Distribution and marketing is a key problem for organic producers, as our feature on Guy Watsons £1.5m business explores (page 26). But its been a hurdle for conventional vegetable producers too. Eventually, they had to invest in packhouses to satisfy their supermarket customers. The big buyers need the security of knowing they can source quality product, in high volumes from one supplier.

The odds are that as they grow larger, organic producers will be forced down the same road, if they want to "deal with the devil" and sell to supermarkets. But where would that leave box deliveries? Back on the shelf, perhaps?

Rhizomania on the march

EIGHT new cases of the sugar beet disease rhizomania have been confirmed this year, including serious outbreaks on Elveden Estates, Norfolk. This adds about another 1,000ha to the previous total infected area of 2,800ha.

But this seasons score isnt quite as bad as the experts were anticipating. In their trial plots, rhizomania had gone on the rampage following the warm spell in late May. So the worry was that the disease was going to be far worse than it actually transpired.

More troubling for growers is the fact that the partially resistant variety Ballerina doesnt seem to be holding out as well as expected. It is widely grown elsewhere in Europe, but doesnt appear to be as resistant on British light sandy soil. (See Letter to the Editor, page 46)

There are two other resistant varieties – Rosana and Rebecca – further back in the NIAB pipeline. Resistant varieties actually slow down the rate of disease expansion, they dont just mask its effects. So anyone who suspects they may be heading for problems would be well advised to use resistant types to gain a little extra breathing space. The industry desperately needs new resistant varieties – this should be taken into account as decisions are made on next years Recommended List.

&#8226 As host of the BEET UK harvesting demonstration on Wednesday 21 October at Aubourn Farming, Lincolnshire, grower Philip Wynn is understandably nervous of disease contamination. All visitors are being asked to arrive in clean vehicles without mud attached, and clean boots will be the order of the day. Rhizomania apart, anyone who finds suspect root rots in beet now being harvested should bring samples along for inspection at the plant clinic run by IACR Brooms Barn at BEET UK.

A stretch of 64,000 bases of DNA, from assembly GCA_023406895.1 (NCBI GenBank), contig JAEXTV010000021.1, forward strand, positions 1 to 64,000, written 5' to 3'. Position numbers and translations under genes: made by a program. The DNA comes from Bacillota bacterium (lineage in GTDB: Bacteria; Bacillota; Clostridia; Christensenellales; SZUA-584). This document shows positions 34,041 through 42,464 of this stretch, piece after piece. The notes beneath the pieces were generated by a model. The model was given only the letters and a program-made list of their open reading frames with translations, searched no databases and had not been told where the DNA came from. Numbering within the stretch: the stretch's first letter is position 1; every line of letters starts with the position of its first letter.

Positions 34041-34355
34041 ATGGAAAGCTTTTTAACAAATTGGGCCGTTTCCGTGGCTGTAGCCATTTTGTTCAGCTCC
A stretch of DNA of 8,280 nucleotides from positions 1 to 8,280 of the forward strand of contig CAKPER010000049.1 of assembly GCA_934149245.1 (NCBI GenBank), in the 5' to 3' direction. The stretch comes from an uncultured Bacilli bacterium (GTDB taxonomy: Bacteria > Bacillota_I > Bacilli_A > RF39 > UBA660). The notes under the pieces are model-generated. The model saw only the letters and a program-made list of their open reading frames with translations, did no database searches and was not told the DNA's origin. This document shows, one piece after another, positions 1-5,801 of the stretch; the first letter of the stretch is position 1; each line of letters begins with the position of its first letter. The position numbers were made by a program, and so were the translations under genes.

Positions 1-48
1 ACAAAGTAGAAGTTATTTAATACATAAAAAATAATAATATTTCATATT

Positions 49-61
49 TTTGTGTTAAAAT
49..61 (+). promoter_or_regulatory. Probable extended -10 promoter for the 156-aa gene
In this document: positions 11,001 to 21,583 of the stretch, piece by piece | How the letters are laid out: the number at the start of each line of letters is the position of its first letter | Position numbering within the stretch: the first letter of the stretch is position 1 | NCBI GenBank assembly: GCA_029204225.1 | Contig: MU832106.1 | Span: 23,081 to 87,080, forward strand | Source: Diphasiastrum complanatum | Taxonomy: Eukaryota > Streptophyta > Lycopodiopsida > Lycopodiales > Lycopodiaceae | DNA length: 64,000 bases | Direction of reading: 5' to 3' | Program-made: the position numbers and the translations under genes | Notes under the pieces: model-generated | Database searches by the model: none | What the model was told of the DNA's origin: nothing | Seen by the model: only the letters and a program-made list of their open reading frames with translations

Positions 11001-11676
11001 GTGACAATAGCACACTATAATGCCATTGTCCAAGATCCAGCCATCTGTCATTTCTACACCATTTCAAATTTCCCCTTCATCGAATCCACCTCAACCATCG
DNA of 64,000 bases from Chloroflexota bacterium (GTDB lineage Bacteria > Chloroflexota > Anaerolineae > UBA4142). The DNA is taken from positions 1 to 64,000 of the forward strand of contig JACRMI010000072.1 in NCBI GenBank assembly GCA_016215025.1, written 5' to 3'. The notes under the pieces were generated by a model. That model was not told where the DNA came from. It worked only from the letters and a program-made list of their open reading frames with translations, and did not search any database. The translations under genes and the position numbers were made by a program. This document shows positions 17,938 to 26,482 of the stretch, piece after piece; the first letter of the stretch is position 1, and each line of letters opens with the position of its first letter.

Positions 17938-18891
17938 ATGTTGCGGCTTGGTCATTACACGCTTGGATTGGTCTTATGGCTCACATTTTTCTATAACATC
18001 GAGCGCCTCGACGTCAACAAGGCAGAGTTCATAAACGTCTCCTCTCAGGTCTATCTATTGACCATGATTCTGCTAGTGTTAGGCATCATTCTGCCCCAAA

IT takes a hard man with a cast iron stomach to promote the cause of UK malting barley in China. Step forward Balclay Follest who joined Tony Blair on his recent trade visit to the Far East.

A veteran of more than one encounter with roasted scorpion, snake bile, and unidentified brains of furry creatures, Borders grower Barclay will be taking the chair at the more conventionally-catered Crops Scottish Conference in Perth on 10 November. If you want to catch up on the latest prospects for malting barley, Scottish Natural Heritages Battleby Centre is the place to be.

Not least for tales of Barclays culinary exploits but also to hear another China hand, John Calder of the Scottish Export Company, report on his perception of this and other markets.

With hints of a small recovery in cereal prices next year and opportunities for potato growers, the mood in Perth is set to be one of determined optimism from speakers whose livelihood is just as bound up in the fortunes of the agricultural industry as that of growers.

See page 10 for more details.

Scottish Agronomys Huw Phillips will outline the cost benefits of new technology including chemistry, varieties and precision farming.

Agronomist David Hudson, of Sutton Bridge Ltd, will detail the factors that will make Scottish seed potatoes first choice for English ware growers.

Welcome aboard…

LATEST recruit to the Crops technical writing team is Liverpool University plant science graduate Lucy Stephenson who has just completed an MSc in farm and rural business management at the Scottish Agricultural College and Aberdeen University.

An accomplished hedgelayer, Lucy is also Crops resident expert on bananas, button squash and zucchini, having worked on organic and fruit farms in Australia. She replaces Tia Rund who will be writing in future for a wider audience from an East Anglian base.

…and on to pastures new

ITS been a privilege in this job to see so many farms close up, writes Tia Rund.

Never have I been more conscious of that than the day I visited the Manydown Companys LEAF demonstration farm in Hampshire.

Harvest was in full flight and farm director Richard Stirling was up to his ears, but couldnt have been more accommodating. As we toured the estate, between acting as relief on one of the combines, I was impressed by integrated crop management in action.